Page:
We also saw our consultancy services pick up when work that was traditionally outsourced work to UK providers came to us instead. We’re hopeful we can retain much of this business in the future.



Do you think there is scope to get more people involved in MWT’s work?

Absolutely! One example is that you can’t currently volunteer with MWT on a weekend, but we would love to be able to offer this. We’re hopeful the Ramsey Forest project (and other future projects) will allow more scope for this kind of ad hoc volunteering.

There’s also a lot of people on the Island who are retired or semi-retired who could do tremendous things for MWT. There’s certainly potential to develop higher quality volunteering where people get specific roles to help us. We would like to develop this and build an even wider family of volunteers. Anybody who has time and/or skills to offer us, please get in touch. You can find our contact information on our website: https://www.mwt.im/.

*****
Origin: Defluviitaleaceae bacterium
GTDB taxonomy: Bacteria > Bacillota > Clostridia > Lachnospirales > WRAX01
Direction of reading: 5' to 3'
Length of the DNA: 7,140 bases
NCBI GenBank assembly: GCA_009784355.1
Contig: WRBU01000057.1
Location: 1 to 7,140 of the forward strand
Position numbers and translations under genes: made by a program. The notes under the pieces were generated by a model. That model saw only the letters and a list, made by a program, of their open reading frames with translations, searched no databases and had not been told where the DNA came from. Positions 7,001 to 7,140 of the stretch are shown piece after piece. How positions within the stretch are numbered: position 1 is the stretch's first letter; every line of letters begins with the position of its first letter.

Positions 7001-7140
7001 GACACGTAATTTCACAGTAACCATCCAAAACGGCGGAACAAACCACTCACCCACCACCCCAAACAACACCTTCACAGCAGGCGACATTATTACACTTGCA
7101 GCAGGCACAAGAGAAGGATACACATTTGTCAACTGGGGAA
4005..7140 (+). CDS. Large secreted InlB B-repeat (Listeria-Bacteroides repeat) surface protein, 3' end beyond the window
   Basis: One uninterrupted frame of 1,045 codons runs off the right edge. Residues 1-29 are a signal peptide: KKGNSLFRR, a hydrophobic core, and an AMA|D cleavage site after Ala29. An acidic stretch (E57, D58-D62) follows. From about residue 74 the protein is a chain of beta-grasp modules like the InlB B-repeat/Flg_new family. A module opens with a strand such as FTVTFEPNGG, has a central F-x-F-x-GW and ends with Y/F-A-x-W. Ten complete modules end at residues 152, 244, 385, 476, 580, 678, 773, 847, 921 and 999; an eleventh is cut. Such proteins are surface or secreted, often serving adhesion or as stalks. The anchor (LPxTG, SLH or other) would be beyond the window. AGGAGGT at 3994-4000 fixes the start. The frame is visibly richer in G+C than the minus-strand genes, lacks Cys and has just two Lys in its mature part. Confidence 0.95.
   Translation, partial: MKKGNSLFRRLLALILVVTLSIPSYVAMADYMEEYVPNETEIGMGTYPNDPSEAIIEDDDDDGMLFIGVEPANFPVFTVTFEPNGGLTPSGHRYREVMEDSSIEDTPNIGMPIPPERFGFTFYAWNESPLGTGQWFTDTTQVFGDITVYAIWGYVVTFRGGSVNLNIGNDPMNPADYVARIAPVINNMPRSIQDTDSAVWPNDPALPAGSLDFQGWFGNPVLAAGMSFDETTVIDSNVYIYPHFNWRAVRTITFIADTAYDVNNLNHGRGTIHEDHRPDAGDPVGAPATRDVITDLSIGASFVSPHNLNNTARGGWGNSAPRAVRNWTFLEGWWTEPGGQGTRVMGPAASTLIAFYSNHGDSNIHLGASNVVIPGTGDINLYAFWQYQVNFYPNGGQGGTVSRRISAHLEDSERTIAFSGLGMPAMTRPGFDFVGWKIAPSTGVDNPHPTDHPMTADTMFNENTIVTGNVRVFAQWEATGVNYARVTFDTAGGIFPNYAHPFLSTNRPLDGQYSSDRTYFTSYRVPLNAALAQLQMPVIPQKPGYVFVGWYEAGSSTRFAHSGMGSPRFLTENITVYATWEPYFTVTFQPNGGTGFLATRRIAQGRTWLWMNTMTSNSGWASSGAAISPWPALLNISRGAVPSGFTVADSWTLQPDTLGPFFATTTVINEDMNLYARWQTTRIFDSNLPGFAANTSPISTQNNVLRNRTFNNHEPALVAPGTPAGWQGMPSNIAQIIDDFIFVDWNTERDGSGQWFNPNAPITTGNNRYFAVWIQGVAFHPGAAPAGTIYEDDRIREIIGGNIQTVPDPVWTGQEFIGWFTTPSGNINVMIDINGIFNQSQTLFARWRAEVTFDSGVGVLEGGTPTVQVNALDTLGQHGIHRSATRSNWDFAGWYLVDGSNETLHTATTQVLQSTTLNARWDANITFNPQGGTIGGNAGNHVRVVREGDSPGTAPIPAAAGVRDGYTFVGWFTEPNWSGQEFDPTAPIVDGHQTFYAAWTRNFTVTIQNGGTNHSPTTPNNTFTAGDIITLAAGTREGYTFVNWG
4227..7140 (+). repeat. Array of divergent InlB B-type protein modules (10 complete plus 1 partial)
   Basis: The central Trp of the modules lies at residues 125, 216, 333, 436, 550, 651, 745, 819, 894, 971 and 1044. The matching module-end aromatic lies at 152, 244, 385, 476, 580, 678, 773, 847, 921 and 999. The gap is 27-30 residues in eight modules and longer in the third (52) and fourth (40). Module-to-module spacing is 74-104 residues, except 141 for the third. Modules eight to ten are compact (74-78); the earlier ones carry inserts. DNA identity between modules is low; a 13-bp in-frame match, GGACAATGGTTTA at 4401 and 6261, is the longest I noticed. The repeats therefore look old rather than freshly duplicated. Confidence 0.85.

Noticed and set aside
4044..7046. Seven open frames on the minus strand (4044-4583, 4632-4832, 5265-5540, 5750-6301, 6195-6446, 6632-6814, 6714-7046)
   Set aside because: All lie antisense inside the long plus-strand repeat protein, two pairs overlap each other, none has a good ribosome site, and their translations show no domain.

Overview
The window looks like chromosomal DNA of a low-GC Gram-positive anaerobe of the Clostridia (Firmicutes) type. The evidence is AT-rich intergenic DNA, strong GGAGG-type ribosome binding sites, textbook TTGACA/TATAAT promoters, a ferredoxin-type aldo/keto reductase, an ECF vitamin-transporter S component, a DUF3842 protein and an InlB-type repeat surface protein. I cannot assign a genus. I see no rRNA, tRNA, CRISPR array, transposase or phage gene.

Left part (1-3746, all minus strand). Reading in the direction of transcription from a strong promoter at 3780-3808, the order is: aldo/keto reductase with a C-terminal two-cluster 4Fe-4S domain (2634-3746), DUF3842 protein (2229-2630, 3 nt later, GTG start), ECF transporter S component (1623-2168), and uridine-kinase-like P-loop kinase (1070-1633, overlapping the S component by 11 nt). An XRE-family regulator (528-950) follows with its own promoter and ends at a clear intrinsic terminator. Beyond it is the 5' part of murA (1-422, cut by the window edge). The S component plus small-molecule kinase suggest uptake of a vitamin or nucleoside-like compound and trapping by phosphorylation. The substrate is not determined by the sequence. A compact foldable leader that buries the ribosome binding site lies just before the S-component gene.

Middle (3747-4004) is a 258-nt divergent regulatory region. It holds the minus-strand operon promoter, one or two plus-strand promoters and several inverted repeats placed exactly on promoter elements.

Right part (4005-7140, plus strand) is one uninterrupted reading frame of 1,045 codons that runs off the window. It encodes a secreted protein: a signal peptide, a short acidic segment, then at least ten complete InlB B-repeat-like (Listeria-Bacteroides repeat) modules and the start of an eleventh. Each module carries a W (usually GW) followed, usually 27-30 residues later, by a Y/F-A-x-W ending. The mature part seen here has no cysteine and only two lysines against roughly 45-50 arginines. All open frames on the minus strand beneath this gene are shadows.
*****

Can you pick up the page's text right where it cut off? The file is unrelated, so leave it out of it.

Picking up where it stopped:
Ramsey Forest Totts Trail


How important would you say wildlife is to our Island’s identity?

I think it’s crucially important and will become even more so now that the world is waking up to the environmental challenges we have. Islands are microcosms of how we can meet some of these challenges and I think the IOM has an opportunity to be a world leader for small Islands - showing others what good looks like in terms of how we manage waste, energy, biodiversity and integrate agriculture.